Friday, October 24, 2008

A hearty dinner with fish and potato casserole and the sustainable seafood event

Eating fish in a sustainable way, without a bad conscience? Yes, it is possible. But, no, it isn't an easy task.
Not, once you know what is happening with the seas, how they are being overfished and what ways are being used to destroy the marine ecosystems. The news is everywhere, but somehow nobody seems to care. Atleast not the governments. It is all left to the individual to decide what they want to do.
I had been reading about fishes being overfished since many years now. But, since we weren't such big fish eaters, I didn't bother. And when we did buy, we bought these cultured trouts (German: Forelle) from the fish shop, baked them with some vegetables and wine in the oven and that's it. But, with time I learned that frozen fish is as good, still it was rare that we bought fish. And the couple of fish names I got to know through the newspapers, I started avoiding them. I rememeber some, like Atlantic cod (Kableau), or the halibuts (Heilbutt) and the hakes (Seehecht) and the European plaice (Scholle). And then I got a baby. And to put it simply, we started eating fish more often. We bought that which was offered in the cold shelves of supermarkets, usually Redfish (Rotbarsch) or Alaska pollock (Alaska-Seelachs) and also Zander (closely related to perch) and salmons sometimes.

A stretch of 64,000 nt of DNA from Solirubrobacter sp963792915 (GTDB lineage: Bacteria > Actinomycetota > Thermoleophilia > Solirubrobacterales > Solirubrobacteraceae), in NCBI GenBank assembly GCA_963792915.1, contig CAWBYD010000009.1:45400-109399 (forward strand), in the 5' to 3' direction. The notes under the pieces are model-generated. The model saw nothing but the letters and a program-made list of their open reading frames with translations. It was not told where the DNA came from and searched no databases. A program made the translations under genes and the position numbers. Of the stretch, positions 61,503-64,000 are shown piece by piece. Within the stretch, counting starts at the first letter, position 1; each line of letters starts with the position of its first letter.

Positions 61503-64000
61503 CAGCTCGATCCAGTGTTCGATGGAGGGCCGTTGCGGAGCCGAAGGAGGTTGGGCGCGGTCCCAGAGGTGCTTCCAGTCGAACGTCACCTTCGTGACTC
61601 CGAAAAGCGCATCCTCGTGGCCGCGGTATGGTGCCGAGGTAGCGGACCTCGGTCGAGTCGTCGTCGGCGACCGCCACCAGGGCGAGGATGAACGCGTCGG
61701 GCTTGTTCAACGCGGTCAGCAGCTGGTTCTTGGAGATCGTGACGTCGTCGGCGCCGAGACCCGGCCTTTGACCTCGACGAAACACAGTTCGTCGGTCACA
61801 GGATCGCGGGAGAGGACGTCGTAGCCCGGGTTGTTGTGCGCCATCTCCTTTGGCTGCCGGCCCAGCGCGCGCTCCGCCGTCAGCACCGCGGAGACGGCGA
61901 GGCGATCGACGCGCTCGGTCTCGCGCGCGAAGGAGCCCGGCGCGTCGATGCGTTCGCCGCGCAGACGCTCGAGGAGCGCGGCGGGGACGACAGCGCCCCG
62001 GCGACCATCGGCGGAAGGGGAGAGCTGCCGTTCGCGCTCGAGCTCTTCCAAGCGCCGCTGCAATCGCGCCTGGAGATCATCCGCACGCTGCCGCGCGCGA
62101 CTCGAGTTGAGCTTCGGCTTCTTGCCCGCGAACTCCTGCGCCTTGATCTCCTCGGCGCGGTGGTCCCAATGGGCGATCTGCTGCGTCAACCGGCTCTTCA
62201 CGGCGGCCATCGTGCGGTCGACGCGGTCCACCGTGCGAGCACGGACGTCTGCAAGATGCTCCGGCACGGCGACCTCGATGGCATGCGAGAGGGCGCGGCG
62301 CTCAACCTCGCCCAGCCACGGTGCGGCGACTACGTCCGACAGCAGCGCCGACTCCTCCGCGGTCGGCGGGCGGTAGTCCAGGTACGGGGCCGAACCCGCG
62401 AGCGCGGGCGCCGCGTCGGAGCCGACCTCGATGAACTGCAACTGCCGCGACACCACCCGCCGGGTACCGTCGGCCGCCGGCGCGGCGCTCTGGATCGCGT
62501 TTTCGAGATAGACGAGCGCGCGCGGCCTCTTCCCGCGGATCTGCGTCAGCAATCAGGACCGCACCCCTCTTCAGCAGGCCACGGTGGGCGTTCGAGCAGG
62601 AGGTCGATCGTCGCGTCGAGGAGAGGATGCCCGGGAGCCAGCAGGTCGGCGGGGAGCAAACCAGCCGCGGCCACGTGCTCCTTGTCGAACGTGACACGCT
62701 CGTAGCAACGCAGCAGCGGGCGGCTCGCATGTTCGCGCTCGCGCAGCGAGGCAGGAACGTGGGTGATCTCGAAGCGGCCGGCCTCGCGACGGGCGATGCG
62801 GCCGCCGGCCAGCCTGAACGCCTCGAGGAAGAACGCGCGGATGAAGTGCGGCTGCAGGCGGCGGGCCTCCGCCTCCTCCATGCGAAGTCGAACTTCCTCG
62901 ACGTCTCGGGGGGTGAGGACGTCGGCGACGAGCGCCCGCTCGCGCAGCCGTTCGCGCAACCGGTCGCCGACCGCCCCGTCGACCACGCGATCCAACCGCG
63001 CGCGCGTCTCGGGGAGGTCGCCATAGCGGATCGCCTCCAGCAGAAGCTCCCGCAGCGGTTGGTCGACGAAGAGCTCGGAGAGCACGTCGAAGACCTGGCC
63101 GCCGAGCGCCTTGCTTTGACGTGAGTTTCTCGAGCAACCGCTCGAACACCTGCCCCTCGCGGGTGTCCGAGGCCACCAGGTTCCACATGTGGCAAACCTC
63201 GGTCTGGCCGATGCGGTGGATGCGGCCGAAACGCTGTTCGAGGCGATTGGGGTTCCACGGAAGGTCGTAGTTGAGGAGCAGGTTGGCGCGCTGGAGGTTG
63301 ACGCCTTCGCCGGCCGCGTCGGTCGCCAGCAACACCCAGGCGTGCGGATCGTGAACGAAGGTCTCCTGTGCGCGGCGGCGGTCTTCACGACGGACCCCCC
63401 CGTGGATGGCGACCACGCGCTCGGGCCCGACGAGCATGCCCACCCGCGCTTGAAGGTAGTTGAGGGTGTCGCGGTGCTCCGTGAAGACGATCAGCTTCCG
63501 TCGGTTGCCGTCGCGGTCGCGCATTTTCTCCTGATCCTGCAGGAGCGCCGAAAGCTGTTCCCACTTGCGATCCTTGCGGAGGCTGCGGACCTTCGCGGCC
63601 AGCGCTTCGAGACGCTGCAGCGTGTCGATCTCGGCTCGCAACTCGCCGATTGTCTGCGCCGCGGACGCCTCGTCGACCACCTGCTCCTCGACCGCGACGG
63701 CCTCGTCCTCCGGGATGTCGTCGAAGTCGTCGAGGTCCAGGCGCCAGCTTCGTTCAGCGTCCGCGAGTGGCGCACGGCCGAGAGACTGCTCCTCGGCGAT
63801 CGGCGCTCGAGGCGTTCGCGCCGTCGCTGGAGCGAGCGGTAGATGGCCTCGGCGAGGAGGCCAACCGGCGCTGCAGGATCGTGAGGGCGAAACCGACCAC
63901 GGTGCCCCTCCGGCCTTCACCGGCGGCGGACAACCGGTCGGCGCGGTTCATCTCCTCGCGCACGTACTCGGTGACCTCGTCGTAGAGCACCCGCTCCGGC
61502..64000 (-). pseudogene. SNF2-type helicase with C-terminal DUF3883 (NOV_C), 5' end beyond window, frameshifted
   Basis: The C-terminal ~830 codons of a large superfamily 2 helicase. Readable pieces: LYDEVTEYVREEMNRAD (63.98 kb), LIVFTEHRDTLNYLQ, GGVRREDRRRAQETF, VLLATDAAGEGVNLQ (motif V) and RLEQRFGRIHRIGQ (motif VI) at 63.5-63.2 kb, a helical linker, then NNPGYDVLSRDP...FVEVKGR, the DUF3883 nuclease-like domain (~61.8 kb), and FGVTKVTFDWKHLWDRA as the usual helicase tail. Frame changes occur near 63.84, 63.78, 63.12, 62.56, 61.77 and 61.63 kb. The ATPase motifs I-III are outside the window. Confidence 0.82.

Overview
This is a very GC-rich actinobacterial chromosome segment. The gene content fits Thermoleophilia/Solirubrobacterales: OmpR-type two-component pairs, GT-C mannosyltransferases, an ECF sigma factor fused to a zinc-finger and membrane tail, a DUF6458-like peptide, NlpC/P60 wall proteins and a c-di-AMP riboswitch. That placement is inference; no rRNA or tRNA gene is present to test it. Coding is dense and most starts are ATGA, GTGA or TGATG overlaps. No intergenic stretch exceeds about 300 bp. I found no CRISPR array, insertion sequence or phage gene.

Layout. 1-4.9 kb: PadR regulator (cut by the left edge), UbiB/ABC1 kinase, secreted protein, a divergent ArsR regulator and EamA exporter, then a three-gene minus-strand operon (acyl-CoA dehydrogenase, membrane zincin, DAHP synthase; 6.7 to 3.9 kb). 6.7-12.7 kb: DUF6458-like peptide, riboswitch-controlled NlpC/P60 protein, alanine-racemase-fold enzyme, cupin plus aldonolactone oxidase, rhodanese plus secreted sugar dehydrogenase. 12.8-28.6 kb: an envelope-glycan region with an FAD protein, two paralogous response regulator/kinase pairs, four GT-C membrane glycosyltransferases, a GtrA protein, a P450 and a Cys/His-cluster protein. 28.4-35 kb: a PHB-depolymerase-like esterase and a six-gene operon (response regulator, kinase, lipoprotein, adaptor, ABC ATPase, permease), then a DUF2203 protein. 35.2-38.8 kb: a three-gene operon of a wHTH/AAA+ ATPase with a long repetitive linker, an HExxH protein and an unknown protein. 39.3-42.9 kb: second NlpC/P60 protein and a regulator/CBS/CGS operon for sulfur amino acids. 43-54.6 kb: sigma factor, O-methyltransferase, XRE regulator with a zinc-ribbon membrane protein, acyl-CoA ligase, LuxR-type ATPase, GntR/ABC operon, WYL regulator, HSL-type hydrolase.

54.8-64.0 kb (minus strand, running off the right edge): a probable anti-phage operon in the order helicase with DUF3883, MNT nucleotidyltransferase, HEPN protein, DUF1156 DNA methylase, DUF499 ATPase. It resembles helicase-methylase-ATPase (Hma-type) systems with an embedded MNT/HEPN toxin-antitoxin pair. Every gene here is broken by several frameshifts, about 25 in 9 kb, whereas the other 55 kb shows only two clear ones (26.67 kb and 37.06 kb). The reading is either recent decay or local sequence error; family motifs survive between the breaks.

So, if you are well informed about the state of the oceans and their (over-)fishing, then there is nothing so great about it. But, then you assume that the governments must be taking required steps and doing controls etc. What a fool I was. My sister in law expressed her concerns about it once when we had gone out for dinner. That was about a couple of years back. So, I checked the greenpeace website, as she also said to have this information from them. And I actually found a list of fishes to avoid. But, then the whole thing started for me, where I got to know more and more about these reports and I saw and read more and more and went into more details adn the more i read the more horrified I was. In a way, I shouldn't have been surprised. What else does one expect, fish eating has almost become like a trend. Being more healthy and the exquisiteness associated with them and now we can all afford everything, we don't need to be rich to eat fish or meat every day if we want. But, when you look deeper into the matter - you don't have to look so deep, though- the moment you get to know of the methods of fishing being used, you don't have to think long to realise the the huge impact of these on the oceans and the ecosystems in them. Wonder what is left of that now, after we have been ruthlessly, and I really mean it - ruthlessly, overfishing the oceans. So, I'm not surprised that my SIL has stopped eating fish.
I haven't stopped it. I am still in a phase where I am trying to figure out a way to combine both: of taking up my responsibility and not waiting for the others to do it, and at the same time being able to do something as simple as eating fish now ans then.